What do these people have in common?
• Silvio Izquierdo-Leyva
• Bryan Uyesugi
• Alan Miller
• Mark Barton
• Mathew Beck
• Arturo Torres
• Arthus Wise
• Kenneth Tornes
• James Simpson
• Willie Woods
They are all violent employees and collectively they killed fifty-three of their bosses or fellow workers. These are neither isolated incidents, nor are they unusual. They have all happened in the past five years. The number of violent acts in the workplace has increased by 300 percent in the past 10 years and homicide has become the second leading cause of death on the job. An average of 20 people per week are murdered while at work in the USA and 18,000 are assaulted each week. More than 1000 workplace homicides take place every year in the US.
The cost of workplace violence is staggering. Canadian figures are not readily available, but in the USA it amounts to between 4 and 6 billion dollars a year. But this is only the tip of the cost iceberg. Employees who witness violent acts suffer from increased stress, lower morale, decreased productivity, increased absenteeism and turnover. In 1997 this translated into 876,000 lost workdays and sixteen billion dollars in lost wages and the numbers are much higher now.
Employers have a duty to provide their employees with a workplace that is safe and free from hazards. This includes the actions of other employees. Companies are liable for the actions of their employees. This means that a company can be held responsible even if the company did nothing wrong. The employer is responsible for the actions of an employee even when the employee is not acting in accordance with company policies.
These laws are particularly important in the hiring process since employers can and are held liable on the grounds of negligent hiring or negligent retention of an employee who has a known propensity for violence. But how can you tell who is likely to be violent? There are some warning signs and profiles of violent employees, but few people are trained to recognize them and even fewer people understand what to do about it when they think they have identified a potentially dangerous person.
A potentially violent individual may show these characteristics:
• is a loner with low self esteem
• has trouble controlling anger
• is frequently in disagreements with management
• abuses drugs or alcohol
• is obsessed with weapons
• complains about injustices at work
• makes frequent threats
• complains of being victimized
• blames mistakes on somebody else
• stalks or harasses co-workers
There are four general types of violent employees:
1. The Overtly Violent Employee. These kinds of people make their violent intentions known and will not hesitate to physically attack others, engage in arson, or destroy company or other people’s property. If they say they are going home to go and get a gun, believe them!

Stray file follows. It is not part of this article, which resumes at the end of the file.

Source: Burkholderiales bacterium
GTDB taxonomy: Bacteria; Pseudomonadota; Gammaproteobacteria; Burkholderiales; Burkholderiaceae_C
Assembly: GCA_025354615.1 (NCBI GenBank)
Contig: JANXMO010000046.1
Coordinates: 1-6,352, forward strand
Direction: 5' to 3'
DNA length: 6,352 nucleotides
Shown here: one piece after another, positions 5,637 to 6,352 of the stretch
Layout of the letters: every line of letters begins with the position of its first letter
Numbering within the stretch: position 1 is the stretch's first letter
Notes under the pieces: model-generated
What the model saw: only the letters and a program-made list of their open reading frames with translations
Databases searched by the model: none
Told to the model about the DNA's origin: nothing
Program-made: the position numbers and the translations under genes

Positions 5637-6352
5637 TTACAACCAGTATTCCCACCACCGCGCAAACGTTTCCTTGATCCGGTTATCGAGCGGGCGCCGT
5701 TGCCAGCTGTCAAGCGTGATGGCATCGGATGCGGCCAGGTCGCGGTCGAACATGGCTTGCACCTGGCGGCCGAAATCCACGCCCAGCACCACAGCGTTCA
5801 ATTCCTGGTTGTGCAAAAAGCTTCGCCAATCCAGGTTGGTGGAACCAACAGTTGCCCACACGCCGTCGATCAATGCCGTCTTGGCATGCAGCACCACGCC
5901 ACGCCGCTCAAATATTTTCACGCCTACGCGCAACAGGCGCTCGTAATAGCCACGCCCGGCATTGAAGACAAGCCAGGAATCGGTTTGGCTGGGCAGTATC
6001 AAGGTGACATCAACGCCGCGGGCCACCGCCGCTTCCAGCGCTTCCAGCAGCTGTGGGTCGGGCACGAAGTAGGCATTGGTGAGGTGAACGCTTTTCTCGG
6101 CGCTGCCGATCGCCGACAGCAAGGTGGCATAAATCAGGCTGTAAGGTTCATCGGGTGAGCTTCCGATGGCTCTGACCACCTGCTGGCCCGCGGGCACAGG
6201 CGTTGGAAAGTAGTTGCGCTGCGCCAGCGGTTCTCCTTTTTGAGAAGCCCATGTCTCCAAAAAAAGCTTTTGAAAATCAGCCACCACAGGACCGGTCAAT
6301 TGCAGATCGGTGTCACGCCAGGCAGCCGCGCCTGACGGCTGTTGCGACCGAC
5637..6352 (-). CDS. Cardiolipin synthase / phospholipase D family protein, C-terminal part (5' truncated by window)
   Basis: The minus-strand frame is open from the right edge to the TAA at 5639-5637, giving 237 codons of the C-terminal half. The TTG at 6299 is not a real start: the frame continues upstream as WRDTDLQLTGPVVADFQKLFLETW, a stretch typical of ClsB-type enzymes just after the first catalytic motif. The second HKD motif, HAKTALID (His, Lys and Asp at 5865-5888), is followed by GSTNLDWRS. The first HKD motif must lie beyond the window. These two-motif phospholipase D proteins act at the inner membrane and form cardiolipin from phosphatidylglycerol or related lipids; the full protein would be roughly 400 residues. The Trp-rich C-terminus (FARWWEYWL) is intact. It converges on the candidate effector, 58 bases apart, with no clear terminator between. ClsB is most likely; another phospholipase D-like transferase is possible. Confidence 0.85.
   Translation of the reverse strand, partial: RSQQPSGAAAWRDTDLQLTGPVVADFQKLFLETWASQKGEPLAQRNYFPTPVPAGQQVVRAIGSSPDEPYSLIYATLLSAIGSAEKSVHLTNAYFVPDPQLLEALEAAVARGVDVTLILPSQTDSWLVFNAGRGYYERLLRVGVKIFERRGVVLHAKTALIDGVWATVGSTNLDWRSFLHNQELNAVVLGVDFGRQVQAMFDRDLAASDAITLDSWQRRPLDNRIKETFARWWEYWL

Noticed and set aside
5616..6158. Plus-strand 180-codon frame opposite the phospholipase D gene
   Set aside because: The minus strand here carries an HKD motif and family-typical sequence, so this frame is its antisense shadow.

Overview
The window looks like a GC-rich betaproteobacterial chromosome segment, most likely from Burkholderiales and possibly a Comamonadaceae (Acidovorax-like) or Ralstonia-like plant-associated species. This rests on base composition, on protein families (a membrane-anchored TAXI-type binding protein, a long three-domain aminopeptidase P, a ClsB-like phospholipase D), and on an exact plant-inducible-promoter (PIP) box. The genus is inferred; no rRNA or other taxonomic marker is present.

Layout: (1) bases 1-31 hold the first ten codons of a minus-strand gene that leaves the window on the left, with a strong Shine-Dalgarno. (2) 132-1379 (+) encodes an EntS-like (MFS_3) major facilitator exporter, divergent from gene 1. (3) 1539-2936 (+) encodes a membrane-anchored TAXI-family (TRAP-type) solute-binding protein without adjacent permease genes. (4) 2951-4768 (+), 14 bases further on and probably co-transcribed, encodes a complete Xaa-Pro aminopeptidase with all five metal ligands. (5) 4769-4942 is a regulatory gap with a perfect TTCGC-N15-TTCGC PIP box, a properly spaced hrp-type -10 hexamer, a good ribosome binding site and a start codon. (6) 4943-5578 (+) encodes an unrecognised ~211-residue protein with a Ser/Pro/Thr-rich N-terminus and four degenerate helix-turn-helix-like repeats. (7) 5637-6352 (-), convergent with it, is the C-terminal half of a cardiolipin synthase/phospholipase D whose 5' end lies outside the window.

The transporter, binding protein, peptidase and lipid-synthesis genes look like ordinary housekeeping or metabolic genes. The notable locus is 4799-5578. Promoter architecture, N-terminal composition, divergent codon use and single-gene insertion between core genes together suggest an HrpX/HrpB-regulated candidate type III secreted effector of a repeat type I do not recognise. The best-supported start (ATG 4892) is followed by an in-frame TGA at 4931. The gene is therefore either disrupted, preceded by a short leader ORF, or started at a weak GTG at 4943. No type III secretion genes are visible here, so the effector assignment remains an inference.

2. The Dangerous Employee. These people are often recognized only after the fact, as a problem that was waiting to happen. They have trouble handling anxiety, are quick to anger and may have been violent in the past. Anyone who gets in the way of these people during a violent episode is in serious danger.
3. The Covertly Violent Employee. These people may not exhibit violent behaviour, but are often involved in covert activities designed to disrupt the workplace or co-workers. They may use anonymous letters, sabotage, rumours and other indirect forms of aggression to disturb people or damage the firm.
4. Estranged Husbands or Boyfriends. These people make threatening calls to their mates or ex-mates and may be known to the police because of previous domestic problems. When they become violent, they attack their victims in the workplace and often include others as their targets.
These assaults can happen in any business. Harris worked for a car wash; Uyesugi was a copier repairman; Miller was a truck driver; Barton was a day trader, Beck worked at a lottery, Wise was a parts plant employee, Simpson was with a refinery and Woods was a city electrician.
The financial problems for employers don’t end with the violence itself. Survivors of attacks, families of the victims and even the violent offenders themselves can and do sue employers. A supermarket chain was found liable for the actions of an employee who attacked a boy urinating on the building. The child was awarded $150,000. In another case the family of a female employee who was stalked and killed by a fellow worker, sued the company for negligent hiring and retention of the killer. There have even been cases in which the violent offender successfully sued the employer for wrongful dismissal claiming that their actions were the result of mental illness.
Identifying and handling a potentially dangerous employee is fraught with difficulties. Dealing with the aftermath of employee violence is horrible for everyone. The costs to employers are extremely high even before the settlement of lawsuits. Everyone hopes that they haven’t hired a potentially violent employee, but the very best solution is not to hire them in the first place. Up to now, this has been hard to do since there were no accurate, reliable instruments that could identify applicants that were prone to violence. However new assessment instruments have been created to identity proneness to violence, hostility, intimidation, disrespect for authority, subversion, intolerance, disciplinary problems, overbearing behavior, anxiety and arrogance. These instruments are important tools for any firm that hopes to avoid violent employees, protect their employees and stay out of court. Any firm that doesn’t take advantage of these tools is putting themselves, their co-workers and their firm in serious danger.